Are you facing a dip in your sales?
Do people seem to be buying your product at a sluggish pace?
You’ve likely examined the items you’re selling to see if that might be the root of the problem.
But the issue might actually stem from your pricing.
Setting the right price on your product can be a tricky challenge.
On the one hand, if you set your price too low, you’ll probably sell lots of items, but your profits will be minimal.
Set them too high, though, and you’ll have a nice margin with each sale, but fewer customers will buy your stuff.
You need to hit that sweet spot.
This is where pricing tactics come into play.
If you’re struggling to determine what price to sell your items, or if sales just don’t seem to be taking off like you want, it’s time to examine your pricing strategies.
Let’s take a look at some of the most common pricing tactics along with their advantages and drawbacks.
Some of these you’ve likely heard of before, but others could be new to you.
We’ll also take a look at how upselling can be used within your sales funnel to gain additional profit.
Common Pricing Tactics
1. Cost-based pricing
Cost-based pricing is pretty straightforward.
All you have to do to implement this strategy is to calculate how much an item costs to make.
Then you add to that number based on how much you want to earn from each item sold. This is usually a percentage of the total cost per product.
That additional cost is the markup.
Cost-based pricing is pretty much one of the easiest ways to price your products.
This fast and simple approach is especially useful for online companies which have a wide variety of products for sale.
Pricing with this strategy can also keep a business competitive.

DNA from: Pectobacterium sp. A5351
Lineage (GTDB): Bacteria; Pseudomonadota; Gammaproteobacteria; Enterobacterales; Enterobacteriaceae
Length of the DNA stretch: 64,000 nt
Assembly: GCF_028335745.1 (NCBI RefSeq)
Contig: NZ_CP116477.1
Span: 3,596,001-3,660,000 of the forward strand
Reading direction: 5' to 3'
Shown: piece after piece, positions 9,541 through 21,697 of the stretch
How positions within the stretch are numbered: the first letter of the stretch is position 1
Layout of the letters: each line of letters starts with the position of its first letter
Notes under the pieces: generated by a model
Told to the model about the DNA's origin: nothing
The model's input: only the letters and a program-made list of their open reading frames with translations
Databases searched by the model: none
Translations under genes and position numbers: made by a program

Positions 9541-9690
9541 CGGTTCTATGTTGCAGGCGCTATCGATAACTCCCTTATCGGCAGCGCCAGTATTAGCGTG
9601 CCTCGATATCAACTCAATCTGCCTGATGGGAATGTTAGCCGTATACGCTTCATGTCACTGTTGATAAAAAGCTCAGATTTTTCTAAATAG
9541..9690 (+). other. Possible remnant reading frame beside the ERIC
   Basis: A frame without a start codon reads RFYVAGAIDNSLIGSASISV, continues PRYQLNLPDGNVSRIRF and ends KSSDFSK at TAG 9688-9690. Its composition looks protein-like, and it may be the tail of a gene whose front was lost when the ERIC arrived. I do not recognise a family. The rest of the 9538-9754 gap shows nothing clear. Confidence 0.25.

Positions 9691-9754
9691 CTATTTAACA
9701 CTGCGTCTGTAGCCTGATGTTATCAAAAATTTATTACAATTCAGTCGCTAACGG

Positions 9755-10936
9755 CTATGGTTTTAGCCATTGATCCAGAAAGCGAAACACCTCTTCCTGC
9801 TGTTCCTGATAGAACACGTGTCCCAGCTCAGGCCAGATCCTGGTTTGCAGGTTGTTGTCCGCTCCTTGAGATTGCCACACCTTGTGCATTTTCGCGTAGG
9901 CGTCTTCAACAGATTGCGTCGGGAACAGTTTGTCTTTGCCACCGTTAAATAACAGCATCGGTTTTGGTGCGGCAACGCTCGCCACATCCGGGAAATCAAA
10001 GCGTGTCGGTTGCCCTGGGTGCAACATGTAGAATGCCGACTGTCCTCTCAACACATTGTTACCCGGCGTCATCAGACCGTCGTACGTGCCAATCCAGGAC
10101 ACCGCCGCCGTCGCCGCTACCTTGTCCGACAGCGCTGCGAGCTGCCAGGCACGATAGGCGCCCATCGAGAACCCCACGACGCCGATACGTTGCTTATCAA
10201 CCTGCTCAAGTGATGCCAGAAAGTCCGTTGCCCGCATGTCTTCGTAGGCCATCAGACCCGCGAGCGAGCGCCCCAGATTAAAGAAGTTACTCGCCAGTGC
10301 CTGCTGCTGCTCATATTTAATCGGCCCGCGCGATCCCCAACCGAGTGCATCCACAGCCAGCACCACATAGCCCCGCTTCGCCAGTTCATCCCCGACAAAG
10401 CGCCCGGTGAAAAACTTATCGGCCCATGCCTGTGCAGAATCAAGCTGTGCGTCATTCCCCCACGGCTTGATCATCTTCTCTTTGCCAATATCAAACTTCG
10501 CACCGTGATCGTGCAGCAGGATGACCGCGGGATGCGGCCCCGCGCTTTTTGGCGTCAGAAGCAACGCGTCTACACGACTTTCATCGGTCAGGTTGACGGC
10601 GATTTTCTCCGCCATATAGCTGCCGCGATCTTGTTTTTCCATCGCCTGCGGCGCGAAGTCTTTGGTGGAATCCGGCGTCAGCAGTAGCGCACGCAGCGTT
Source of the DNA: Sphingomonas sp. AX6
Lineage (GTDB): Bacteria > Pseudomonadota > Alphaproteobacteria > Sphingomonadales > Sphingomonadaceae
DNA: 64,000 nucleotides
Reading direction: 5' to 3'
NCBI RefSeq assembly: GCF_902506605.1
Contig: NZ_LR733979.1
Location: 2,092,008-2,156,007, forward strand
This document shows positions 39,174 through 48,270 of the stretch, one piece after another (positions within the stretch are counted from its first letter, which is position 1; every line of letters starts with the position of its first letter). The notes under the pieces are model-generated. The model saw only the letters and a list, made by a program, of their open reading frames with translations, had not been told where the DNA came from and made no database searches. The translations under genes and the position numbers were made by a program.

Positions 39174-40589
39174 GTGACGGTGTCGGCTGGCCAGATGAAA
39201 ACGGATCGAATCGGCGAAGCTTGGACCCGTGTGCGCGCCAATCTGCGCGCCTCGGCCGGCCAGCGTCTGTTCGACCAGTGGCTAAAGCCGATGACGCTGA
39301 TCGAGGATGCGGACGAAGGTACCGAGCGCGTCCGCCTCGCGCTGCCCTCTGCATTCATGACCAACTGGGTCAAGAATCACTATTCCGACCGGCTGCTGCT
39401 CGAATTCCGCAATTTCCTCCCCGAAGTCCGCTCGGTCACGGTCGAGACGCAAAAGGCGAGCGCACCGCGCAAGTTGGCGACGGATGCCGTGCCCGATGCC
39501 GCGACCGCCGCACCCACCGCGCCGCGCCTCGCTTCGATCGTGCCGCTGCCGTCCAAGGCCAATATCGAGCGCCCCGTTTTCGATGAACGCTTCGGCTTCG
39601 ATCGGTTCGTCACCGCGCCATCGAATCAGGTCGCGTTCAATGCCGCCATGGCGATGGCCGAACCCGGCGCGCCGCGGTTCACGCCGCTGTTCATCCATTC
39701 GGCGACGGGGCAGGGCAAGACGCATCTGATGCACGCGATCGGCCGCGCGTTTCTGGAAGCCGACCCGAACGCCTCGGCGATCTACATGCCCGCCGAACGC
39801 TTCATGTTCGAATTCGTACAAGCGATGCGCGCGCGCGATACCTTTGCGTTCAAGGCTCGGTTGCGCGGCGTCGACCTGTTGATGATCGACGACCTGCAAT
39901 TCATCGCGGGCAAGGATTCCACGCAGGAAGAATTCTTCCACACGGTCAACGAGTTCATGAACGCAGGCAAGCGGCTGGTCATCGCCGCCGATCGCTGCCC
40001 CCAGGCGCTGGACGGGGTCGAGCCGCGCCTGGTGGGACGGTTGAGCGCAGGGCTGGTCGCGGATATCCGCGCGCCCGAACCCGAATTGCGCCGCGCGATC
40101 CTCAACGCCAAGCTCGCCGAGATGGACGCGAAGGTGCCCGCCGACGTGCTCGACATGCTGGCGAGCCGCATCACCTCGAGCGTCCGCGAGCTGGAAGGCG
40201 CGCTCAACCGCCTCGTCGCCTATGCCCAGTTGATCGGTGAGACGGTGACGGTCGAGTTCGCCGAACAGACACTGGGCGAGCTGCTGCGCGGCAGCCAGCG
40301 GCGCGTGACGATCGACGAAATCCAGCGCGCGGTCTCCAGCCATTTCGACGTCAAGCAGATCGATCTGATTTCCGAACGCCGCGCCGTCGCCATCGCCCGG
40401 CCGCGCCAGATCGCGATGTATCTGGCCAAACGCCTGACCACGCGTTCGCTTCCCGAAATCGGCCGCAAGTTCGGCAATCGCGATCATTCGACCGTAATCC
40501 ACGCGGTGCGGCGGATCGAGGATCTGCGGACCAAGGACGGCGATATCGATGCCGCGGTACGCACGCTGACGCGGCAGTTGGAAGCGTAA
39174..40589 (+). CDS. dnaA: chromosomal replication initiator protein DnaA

Just because this is the simplest approach doesn’t make it the best for all online companies.
By using cost-based pricing, you may be missing out on additional sales and revenue.
Cost-based pricing also doesn’t take into consideration a host of other factors which we’ll get into in just a moment.
2. Value-based pricing
This differs from cost-based pricing in that it looks into what customers think a product is worth.
When you know what customers are willing to pay for a product, you then set the price at that amount.
There are various ways to determine a price based on value.
One method involves looking at a similar product that a competitor sells and the amount it goes for.
You then see how your product differs and place a value on those differences.
You also get feedback from customers on what they would be willing to pay.
If the value-based price meets customer expectations, you can be sure your sales will do well.
Value-based pricing is a great strategy for companies which offer only a few different products.
It also helps keep you in touch with what your customers want and expect.
This pricing tactic helps educate you on the best ways to sell people on the value of your product.
Simply put, unlike cost-based pricing, value-based pricing requires more work on your part.
You have to study your competitors and keep in touch with your customers.
There’s also the added complication that competitor prices and customer expectations can fluctuate dramatically at times.
That leads to a degree of unpredictability.
3. Price Anchoring
This is one of those pricing tactics that you’ve likely come across but didn’t realize it had a name.
Price anchoring is where you show the customer similar products that have different pricing options.
By giving the customer a range of prices, the lower amounts will appear much more attractive at first.
So let’s say you offer different plans for your customers.
The basic plan would have them paying $10 a month, a boosted plan would be $25 a month, while the deluxe plan is $50 a month.
Based off of those prices, the two lower amounts seem like great deals, and customers may be more willing to buy them.
Customers like to comparison shop, and you’re offering them a chance to do that with the items you offer.
Customers also like options. If you’re giving them options, they’ll have more information to make a purchasing decision.
This pricing tactic doesn’t always work if you have only one or a few products to offer customers.
There’s also the fact that you usually want customers to go for the more expensive items. Price anchoring may steer them in the opposite direction.
That doesn’t mean they can’t go for the more expensive options later, but it does delay the benefit.